New EPA coal ash disposal rules favor dry storage

CCR stockpiles dust mitigation plan

Coal Combustion Residuals (CCR) piles are considered containerized as the material sits on an impervious base, includes a runoff or leachate control, and walls or barriers. CCR piles must have extensive fugitive dust control plans, including wet dust suppression.

New U.S. EPA coal ash disposal rules will likely close remaining surface impounds due to noncompliance and the cost of retrofit.

When it comes to fly ash, it is clear that the U.S. EPA prefers – and is steering operators toward—dry storage.

The EPA’s proposed final rule on coal ash disposal  regulates groundwater contamination, leachate control, and structural containment of fly ash storage for the first time in response to recent surface impound leaks.

The EPA says Coal Combustion Residuals (CCR) require ’cradle-to-grave’ management and that storage ponds carry a “potential for loss of life, environmental damage, and economic loss”.

Even if the rules are still under review, the industry needs to start planning its inevitable shift away from pond storage. The future is clearly in dry storage with a proactive dust and runoff control plan.

Stockpile and landfill dust control

The EPA identifies two forms of dry storage: CCR pile and landfill.

CCR piles differ from landfills because they are, as the EPA defines, ‘containerized’. ‘Containerized’ doesn’t necessarily mean enclosed, but rather just includes measures to prevent exposure to environment, such as through an impervious base, leachate and runoff collection, or wind barriers.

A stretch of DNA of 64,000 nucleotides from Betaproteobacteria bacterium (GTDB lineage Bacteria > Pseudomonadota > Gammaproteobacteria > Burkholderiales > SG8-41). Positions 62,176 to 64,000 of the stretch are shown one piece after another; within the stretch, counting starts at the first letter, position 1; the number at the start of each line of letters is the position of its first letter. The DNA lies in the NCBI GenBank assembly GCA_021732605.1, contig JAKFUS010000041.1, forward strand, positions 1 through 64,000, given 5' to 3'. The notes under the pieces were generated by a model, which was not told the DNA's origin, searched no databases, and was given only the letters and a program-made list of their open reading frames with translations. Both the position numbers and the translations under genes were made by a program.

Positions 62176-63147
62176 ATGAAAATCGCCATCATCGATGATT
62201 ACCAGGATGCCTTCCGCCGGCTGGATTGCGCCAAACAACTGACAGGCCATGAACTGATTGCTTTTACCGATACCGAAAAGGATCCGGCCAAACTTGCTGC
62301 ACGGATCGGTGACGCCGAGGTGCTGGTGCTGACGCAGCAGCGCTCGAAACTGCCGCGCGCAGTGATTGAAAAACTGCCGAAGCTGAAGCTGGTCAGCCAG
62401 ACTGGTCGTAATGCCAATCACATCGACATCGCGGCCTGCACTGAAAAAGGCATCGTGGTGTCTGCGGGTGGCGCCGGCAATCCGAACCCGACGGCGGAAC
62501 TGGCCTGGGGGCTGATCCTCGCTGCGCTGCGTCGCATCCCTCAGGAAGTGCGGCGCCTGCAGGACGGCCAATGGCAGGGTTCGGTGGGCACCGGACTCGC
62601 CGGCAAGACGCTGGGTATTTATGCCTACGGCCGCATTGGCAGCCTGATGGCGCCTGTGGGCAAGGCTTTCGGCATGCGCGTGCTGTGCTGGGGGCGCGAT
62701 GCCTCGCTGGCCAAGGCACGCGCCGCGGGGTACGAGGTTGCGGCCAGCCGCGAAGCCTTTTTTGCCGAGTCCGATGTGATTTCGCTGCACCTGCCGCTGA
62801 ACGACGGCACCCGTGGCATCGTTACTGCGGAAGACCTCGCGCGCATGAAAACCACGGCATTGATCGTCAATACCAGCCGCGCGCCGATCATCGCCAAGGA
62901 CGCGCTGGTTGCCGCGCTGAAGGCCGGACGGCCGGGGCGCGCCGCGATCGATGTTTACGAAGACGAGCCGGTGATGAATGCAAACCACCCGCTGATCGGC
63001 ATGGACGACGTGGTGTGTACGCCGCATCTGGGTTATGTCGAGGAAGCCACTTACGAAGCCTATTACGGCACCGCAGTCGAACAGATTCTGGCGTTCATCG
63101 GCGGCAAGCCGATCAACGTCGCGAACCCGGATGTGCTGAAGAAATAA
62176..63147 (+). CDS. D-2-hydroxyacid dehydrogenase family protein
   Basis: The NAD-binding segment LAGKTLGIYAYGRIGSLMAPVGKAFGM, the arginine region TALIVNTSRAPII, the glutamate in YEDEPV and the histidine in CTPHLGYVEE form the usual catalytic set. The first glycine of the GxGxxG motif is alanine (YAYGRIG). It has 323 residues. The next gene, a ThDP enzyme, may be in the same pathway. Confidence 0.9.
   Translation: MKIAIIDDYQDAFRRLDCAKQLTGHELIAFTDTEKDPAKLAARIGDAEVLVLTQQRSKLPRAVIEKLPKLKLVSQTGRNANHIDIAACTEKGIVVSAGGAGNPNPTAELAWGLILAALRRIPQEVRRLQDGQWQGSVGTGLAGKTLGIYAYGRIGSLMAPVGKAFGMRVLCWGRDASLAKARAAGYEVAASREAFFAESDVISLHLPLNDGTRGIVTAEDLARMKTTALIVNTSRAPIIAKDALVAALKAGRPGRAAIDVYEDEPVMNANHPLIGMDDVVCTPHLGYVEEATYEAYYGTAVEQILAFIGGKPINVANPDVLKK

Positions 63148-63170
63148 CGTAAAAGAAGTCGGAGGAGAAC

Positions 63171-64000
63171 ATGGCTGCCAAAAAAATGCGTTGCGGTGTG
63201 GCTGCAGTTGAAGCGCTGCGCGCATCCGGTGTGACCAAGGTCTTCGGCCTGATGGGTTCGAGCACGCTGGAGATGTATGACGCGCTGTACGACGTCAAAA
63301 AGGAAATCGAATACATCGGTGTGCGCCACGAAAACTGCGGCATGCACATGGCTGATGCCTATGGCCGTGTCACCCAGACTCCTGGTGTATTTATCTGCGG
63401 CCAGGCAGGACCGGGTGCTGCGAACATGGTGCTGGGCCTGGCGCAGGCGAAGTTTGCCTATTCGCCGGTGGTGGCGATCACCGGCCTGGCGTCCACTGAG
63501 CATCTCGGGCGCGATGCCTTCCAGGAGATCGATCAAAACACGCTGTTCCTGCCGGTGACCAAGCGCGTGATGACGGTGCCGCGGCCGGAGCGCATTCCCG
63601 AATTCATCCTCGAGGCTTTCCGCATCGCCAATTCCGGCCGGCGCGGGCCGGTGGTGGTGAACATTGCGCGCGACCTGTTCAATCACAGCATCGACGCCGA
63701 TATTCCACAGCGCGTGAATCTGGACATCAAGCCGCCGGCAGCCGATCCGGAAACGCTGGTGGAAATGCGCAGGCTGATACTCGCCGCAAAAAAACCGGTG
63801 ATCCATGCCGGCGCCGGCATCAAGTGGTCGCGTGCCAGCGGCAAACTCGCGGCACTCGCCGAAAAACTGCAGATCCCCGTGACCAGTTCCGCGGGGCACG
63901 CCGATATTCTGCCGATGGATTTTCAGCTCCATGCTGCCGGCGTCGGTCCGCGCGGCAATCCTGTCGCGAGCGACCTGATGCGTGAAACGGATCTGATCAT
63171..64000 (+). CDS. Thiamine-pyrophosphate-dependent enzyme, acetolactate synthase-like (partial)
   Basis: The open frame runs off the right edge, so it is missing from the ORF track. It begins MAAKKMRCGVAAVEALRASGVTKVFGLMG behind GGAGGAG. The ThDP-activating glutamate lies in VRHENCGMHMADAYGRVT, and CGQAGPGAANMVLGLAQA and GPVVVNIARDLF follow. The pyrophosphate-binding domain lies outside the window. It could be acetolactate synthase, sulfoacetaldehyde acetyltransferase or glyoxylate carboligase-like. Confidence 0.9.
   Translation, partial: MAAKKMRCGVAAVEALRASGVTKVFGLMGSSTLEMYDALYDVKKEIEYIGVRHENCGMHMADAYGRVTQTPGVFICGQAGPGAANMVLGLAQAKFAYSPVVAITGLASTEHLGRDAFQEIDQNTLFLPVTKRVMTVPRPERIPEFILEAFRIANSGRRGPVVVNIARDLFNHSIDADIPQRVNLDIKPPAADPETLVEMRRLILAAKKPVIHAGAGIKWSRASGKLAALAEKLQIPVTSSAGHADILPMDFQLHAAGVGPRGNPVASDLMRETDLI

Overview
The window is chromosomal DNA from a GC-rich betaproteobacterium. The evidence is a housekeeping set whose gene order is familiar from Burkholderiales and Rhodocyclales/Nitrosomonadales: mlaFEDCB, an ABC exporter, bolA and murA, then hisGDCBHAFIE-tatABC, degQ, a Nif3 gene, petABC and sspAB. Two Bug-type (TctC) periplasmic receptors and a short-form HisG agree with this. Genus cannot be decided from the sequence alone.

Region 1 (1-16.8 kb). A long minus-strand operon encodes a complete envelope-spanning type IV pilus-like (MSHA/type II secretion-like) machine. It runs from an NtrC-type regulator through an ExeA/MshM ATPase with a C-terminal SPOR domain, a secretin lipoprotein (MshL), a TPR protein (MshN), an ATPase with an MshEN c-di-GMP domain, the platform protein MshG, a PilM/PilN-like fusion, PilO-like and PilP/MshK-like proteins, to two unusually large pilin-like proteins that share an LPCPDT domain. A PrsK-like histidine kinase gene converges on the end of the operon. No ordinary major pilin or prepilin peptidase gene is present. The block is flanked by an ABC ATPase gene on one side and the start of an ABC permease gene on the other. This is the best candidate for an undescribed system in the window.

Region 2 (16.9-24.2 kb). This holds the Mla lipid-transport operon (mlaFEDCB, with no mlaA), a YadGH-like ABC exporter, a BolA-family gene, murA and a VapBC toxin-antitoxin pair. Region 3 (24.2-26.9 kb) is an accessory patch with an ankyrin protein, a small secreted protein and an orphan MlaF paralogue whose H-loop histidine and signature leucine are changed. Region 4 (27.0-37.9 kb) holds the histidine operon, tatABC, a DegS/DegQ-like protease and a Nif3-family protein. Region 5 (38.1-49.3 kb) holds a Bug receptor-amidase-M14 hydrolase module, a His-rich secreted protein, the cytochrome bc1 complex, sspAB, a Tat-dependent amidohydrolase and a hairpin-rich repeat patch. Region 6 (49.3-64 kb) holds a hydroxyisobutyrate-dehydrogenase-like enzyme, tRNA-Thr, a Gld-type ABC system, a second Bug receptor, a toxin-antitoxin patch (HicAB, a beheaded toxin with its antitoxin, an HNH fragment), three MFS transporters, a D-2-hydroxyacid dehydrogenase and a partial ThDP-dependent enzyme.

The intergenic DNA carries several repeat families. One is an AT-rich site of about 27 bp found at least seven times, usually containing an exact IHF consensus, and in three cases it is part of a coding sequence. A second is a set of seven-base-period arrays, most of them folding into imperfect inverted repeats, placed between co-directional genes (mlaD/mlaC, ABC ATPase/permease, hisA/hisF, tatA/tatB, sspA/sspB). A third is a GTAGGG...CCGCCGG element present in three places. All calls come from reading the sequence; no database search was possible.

The EPA will be looking to see if operations are implementing quality fugitive dust plans that would be expected to reduce fugitive dust to appropriate levels.

Suggested measures include:

  • Paving and sweeping roads, using covered trucks for transport, and reducing traffic speed.
  • Short of enclosing the CCR pile, operations can use barriers, such as a tree line, to reduce wind velocity. It is also recommended that operations halt activity in high wind conditions.
  • Misting system

Fly ash stockpile with dust suppression

 Storm water runoff management

You can’t separate your dust suppression and storm water runoff plans. Operators must continue to develop a drainage system accounting for the calculated expected runoff while considering topography and runoff patterns.

The EPA doesn’t see normal runoff from the pile or the low water volume produced by atomized mist to carry enough CCR to be considered CCR storage. Therefore, settling ponds for drainage are not subject to the strict rules governing surface impounds.

Simply put, reducing your dust suppression water usage will lower runoff. And atomized mist uses more than 20 times less water than industrial sprinklers.

In addition to that and the reduced cost in water,  savings can be achieved through greater overall efficiency of the operation.

There is a proper balance of moisture level that prevents the ash from drying out and creating dust that could migrate off-site, but also not getting the material too wet. In addition to the runoff concerns, coal ash turns into a sticky muck when oversaturated. This muck is hard on equipment and difficult to handle.

Airborne dust suppression

Atomizing nozzles fracture the incoming stream into millions of tiny water droplets — just the right size to collide with airborne dust and bring it to the ground.

A dust particle that is smaller than the water droplet has a tendency to get trapped in the drop’s surrounding air stream rather than colliding. It takes a mist to bring down floating dust particles.

Fly ash is also considered hydrophobic, which means it is seemingly repelled by water. Fly ash can benefit from a surfactant, which lowers the surface tension of the water droplet, making airborne capture more effective.

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